Mr. Davies said the unit also relieved pressure on volunteer fire forces which often dealt with car accidents, work that was starting to take its toll on those involved.

"We can help them out.

"It's certainly somewhere we can be of another benefit and it worked really, really well yesterday."

The truck driver had been trapped for some time before emergency services arrived.

Summit Rescue Helicopter base manager Tim Douglas-Clifford said efforts had been made since 2006 to get the service up and running.

He said having the experienced fire crews on board was an excellent resource, especially in remote areas where the helicopter often arrived first and sometimes had to wait for other emergency services to stabilise the crash site or begin freeing patients before their advanced paramedics could do their work.

"It's a phenomenal resource," he said. NZ Fire Service Helicopter Rescue Response Team at crash

The two firefighters stayed at the site and worked with the volunteer fire brigade at the accident site. The firefighters then came back to Nelson by road.


Mr. Douglas-Clifford said using the fire response team yesterday had gone really well and had exceeded expectations.

State Highway 63 between Wairau Valley and St Arnaud, Nelson Lakes, was closed for more than an hour after the crash, then reduced to one lane.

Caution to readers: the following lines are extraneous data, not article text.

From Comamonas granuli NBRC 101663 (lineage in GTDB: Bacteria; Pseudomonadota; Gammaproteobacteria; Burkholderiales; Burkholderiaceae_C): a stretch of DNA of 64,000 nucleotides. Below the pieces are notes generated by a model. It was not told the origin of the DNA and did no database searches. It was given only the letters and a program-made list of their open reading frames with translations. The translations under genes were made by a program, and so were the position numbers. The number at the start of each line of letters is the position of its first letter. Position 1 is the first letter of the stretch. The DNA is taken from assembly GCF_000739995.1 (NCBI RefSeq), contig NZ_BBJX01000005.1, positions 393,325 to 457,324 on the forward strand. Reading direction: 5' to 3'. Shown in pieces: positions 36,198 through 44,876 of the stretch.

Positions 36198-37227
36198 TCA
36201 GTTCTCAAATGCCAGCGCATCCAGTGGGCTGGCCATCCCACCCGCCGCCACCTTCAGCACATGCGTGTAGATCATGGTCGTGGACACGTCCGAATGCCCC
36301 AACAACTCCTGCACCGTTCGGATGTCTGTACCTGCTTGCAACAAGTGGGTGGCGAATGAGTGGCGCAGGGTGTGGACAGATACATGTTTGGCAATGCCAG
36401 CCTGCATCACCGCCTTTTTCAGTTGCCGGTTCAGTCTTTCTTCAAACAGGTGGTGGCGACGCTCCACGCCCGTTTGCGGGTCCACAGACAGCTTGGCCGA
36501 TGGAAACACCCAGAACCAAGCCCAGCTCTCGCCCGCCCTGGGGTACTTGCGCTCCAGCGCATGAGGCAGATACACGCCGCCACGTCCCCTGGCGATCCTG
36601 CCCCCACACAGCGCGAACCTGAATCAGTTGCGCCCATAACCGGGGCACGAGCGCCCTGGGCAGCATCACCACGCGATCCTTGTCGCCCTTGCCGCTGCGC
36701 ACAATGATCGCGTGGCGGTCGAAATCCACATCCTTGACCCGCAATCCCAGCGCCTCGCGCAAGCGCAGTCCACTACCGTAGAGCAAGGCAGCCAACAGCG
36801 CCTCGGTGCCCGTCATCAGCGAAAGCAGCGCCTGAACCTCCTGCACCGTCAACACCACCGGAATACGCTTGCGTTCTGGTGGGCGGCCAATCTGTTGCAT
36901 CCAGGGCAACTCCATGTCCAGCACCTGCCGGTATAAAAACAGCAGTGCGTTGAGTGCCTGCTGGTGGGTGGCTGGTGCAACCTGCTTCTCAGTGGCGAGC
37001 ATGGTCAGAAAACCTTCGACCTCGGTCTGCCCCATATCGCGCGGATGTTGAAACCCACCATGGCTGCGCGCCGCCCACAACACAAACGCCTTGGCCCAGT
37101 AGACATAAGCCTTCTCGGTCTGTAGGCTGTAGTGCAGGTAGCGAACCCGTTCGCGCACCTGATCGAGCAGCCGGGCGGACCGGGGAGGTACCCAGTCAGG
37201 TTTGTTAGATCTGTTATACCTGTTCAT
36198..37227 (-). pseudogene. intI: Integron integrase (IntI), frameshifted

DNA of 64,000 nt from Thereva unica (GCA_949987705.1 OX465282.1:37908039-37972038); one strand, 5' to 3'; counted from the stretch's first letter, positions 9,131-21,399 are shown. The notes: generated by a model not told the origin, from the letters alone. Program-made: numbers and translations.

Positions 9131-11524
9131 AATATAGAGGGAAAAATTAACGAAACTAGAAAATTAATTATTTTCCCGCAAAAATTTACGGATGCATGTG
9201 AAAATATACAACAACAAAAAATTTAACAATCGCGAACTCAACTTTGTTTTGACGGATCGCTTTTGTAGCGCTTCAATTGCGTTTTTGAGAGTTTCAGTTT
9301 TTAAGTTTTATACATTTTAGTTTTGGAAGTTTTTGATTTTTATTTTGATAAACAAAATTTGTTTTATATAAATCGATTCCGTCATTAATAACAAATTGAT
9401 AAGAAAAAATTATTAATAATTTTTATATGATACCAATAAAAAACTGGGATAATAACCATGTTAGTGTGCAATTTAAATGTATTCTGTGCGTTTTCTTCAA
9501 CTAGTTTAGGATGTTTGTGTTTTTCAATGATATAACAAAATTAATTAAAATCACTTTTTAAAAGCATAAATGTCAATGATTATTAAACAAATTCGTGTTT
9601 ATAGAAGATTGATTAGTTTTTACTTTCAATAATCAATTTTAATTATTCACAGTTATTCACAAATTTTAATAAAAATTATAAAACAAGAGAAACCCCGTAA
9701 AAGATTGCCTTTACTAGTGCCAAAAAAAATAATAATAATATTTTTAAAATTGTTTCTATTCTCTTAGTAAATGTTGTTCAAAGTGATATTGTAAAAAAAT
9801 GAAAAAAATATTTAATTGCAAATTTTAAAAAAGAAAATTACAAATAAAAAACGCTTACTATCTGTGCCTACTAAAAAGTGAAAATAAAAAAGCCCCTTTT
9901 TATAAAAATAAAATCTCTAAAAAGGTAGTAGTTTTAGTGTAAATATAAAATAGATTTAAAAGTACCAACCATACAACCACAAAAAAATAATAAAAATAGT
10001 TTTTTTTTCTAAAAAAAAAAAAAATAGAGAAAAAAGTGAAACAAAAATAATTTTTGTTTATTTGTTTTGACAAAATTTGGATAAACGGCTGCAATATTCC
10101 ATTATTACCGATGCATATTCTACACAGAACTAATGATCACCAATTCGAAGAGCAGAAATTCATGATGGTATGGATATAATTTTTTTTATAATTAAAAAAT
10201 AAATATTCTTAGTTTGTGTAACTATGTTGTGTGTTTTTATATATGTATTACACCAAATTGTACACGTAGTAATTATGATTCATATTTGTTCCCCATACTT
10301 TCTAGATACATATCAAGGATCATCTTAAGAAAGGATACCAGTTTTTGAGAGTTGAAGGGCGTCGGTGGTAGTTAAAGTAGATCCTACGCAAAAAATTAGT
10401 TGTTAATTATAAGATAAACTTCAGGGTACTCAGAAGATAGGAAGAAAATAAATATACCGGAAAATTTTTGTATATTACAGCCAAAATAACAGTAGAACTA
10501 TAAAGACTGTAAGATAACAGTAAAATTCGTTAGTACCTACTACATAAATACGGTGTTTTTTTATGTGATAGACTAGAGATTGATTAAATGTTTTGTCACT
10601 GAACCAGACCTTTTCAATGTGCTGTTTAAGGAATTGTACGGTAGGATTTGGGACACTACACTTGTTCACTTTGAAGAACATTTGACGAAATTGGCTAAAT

Sergeant Barrie Greenall, of Renwick Highway Patrol, said the driver was heading west on State Highway 63 toward St Arnaud, when he lost control on a corner, rolled, and crashed into a bank.

The Transpacific Industries Group Ltd cab remained upright but was severely damaged, and its tanker was down a grass bank.

About 5000 litres of waste oil had leaked on to the grass reserve, and truck parts covered the road.

Mr. Greenall said it was fortunate the oil could flow into a natural hollow in the ground to stop it from flowing into the Wairau River.

The waste was expected to be cleaned up in the next few days.

He said it was too early to say whether the driver would face charges.

The Renwick, Wairau Valley and Rotoiti Volunteer Fire Brigades attended the scene.




Sitting on millions of stored gallons, firefighters ready

PORT CANAVERAL FLORIDA — Millions of gallons of fuel are stored, transported and pumped every day at Port Canaveral, making fire safety one of the biggest concerns at the second-busiest cruising port in the world.

With the Disney Dream looming in the foreground, a barge slides by and starts fuelling another cruise ship. One tanker truck after another leaves loaded with gasoline bound for Central Florid gas stations.

Everywhere you look, fuel is moving. Some even moves out of sight, through an underground line used to fuel some of the cruise ships.

And safety measures are almost as prevalent.

Just about anywhere a fuel fire could start at the port, you'll find foam. Most fire trucks at the Cape Canaveral Fire Rescue station directly behind the Port Authority building are equipped with six five-gallon containers of it, while a larger truck carries 300 gallons. More is kept in storage and the $126 million Seaport Canaveral fuel depot has a 3,800-gallon tank filled with the foam -- which is like a highly concentrated dishwashing soap.